The ability to gear in super using an SMSF instalment warrant continues to attract a significant amount of interest, in particular with those who wish to add direct property to the fund.
Strategies surrounding ungeared unit trust arrangements in accordance with the SIS Regulations (SISR) 13.22C requirements have somewhat fallen out of favour since the introduction of the s.67(4A) exception to borrow using an SMSF instalment warrant.
However, I suspect these unit trusts will become fashionable again for those who wish to borrow and develop property using a SMSF.
So, how does this work? Let’s use an example to demonstrate the diagram below:
Greg (48) and Diana (46) are interested in acquiring an investment property with a view to further develop the site with two additional town houses. They have no debt against their existing home and have heard of the benefits of using an SMSF instalment warrant to acquire the property (refer to blog, “SMSF borrowing – which bank? why not BYO?”) .
A key requirement of section 67(4A) is that the borrowing must be for the acquisition of an “asset”. Therefore, Greg and Diana would not be able to use further borrowings to develop the site. However, the fund could borrow money and acquire an asset, being units in the Unit Trust (property trust), in accordance with the requirements of SISR 13.22C. The units in the unit trust would be held by the Custodian Trustee on behalf of the beneficial owner, being the SMSF. To ensure that the arrangement is seen as ‘commercial’ (arms-length), a debenture mortgage charge would be taken over the units held by the custodian trustee (of the bare trust).
The acquisition of units in the trust would allow Greg & Diana to borrow the required funds for the development through a BYO banker arrangement – it is improbable that a bank will lend to a SMSF where they can only take a charge over the units in the unit trust (not the property).
The money would be deposited into the the ungeared unit trust and then used as required throughout the project. The unit trust arrangement is a common strategy used for development purposes as it falls outside of superannuation law requirements (still need to consider in-house asset issues and requirements of SISR 13.22D).
So what if the project goes over budget?
It is not uncommon for developments to exceed budget, so it is important to understand that the SMSF can not go back and borrow funds using the existing SMSF instalment warrant facility without prejudicing the existing s.67(4A) loan. However, as the unit trust is an ungeared trust (SISR 13.22C), it is able to accept further subscriptions of capital as and when required. Therefore, the SMSF could acquire units with other cash (e.g. contributions), or the members could acquire units themselves (using outside funding).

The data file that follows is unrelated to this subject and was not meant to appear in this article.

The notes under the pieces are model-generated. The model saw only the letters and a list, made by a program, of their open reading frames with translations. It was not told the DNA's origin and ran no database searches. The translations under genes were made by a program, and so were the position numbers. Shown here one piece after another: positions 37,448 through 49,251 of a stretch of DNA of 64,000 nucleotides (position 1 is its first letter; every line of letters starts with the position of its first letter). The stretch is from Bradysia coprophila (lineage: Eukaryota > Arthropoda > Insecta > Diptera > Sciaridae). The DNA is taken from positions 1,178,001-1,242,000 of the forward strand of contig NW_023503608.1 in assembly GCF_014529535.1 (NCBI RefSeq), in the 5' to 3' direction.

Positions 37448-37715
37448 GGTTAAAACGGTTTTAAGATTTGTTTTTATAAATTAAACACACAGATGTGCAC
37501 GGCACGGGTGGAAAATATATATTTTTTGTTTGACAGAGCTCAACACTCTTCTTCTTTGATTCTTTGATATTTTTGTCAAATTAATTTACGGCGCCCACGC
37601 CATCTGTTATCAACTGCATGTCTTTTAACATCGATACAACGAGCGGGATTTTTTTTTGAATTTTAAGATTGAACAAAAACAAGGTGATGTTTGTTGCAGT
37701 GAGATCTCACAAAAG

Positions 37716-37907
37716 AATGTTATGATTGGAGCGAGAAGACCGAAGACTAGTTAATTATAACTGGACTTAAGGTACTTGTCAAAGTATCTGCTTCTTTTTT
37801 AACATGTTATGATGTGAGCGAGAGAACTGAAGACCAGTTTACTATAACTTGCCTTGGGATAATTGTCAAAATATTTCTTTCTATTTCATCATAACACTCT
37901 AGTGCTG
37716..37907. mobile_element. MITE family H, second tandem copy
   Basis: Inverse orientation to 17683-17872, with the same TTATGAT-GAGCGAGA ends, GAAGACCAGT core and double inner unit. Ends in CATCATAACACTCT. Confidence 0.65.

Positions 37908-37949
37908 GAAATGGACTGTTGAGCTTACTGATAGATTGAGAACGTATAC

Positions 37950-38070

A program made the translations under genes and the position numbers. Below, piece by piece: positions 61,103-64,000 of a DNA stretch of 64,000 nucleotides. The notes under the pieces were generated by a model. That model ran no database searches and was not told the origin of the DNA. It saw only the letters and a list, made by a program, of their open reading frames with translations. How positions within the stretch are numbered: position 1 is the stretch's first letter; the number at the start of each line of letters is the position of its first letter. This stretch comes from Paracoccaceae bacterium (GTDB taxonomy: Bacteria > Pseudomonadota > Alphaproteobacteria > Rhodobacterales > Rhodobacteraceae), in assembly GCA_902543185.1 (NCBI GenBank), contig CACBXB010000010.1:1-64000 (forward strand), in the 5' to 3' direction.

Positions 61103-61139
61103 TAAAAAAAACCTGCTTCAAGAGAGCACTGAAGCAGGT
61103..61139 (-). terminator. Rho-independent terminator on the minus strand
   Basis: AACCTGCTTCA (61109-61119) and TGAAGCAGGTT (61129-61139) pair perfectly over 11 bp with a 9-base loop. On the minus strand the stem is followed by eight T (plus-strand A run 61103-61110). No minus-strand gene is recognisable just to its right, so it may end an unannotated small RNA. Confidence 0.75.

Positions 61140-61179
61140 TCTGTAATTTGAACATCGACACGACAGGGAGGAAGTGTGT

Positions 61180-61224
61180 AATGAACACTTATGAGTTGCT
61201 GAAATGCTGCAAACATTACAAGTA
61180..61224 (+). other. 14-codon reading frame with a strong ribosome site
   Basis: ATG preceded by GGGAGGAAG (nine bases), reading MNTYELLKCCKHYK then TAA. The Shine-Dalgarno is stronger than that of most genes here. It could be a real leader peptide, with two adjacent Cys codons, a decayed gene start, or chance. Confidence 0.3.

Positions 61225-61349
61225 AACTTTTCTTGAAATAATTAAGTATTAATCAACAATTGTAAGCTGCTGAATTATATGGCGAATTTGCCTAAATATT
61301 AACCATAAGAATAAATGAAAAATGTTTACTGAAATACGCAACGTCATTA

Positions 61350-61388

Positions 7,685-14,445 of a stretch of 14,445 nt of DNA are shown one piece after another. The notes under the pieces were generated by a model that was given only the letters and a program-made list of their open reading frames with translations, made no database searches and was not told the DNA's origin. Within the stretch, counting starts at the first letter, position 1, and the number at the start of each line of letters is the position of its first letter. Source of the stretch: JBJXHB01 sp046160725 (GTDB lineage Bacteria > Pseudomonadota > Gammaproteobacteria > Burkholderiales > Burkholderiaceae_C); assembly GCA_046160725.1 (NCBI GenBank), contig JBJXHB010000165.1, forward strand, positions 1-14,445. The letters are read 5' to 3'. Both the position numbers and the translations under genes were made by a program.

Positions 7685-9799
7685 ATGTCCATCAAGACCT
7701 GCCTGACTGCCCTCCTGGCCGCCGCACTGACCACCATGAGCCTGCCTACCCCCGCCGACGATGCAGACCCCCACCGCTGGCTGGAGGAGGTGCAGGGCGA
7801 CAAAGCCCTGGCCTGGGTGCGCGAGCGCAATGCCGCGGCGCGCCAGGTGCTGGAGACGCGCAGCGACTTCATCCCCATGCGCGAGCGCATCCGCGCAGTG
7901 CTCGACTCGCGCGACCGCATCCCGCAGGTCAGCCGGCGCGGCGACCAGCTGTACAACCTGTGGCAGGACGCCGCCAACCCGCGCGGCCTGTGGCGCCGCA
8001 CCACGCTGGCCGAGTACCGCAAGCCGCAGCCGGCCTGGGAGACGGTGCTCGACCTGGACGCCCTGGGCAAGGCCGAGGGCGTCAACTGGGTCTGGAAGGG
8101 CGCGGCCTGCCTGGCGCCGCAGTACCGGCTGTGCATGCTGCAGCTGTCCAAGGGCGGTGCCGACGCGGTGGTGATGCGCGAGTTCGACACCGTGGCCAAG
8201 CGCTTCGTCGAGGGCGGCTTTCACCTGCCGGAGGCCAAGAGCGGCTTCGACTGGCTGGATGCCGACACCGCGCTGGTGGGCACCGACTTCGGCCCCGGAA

Meeting loan repayments
Greg & Julie will have an obligation to their bank on the redrawn funds provided to their SMSF (BYO banker loan). As the fund needs to be dealing with the members on an arms-length basis, the fund will be required to make repayments back to the lender in accordance with a documented loan agreement (i.e. most likely monthly repayments required to be made).
The SMSF is going to have to consider having a ‘buffer’ of cash throughout the development stage to ensure it can meet its ongoing repayments to the lender. This would be no different to any other commercial lending arrangement. In practice, it may simply mean the same amount of cash is spinning between the fund and the members (lender), with loan repayments being made and then simply re-contributing the amount back into the fund as a non-concessional contribution (NCC) to meet the next repayment.
The unit trust is subject to the provisions of its own trust deed and should allow for the trust to be able to make interim distributions to unit holders to ensure that the fund can meet its repayment obligations. At the end of the financial year, a final distribution would need to be declared after completion of the tax return to ensure the unit holders have received their share of net income.
When the loan is repaid
After the SMSF instalment warrant loan has been repaid in full by the SMSF, the units of the unit trust can be transferred from the custodial trustee (bare trust) back to the fund. Should the trustees wish to have the property transferred from the unit trust to the SMSF, there may be stamp duty concessions available for the transfer as there would be no change in beneficial ownership (check state based Duties Act requirements).
The strategies for SMSF instalment warrant lending continue to evolve and drive the ability the opportunities for many individuals to utilise a SMSF to acquire and develop either residential or commercial property.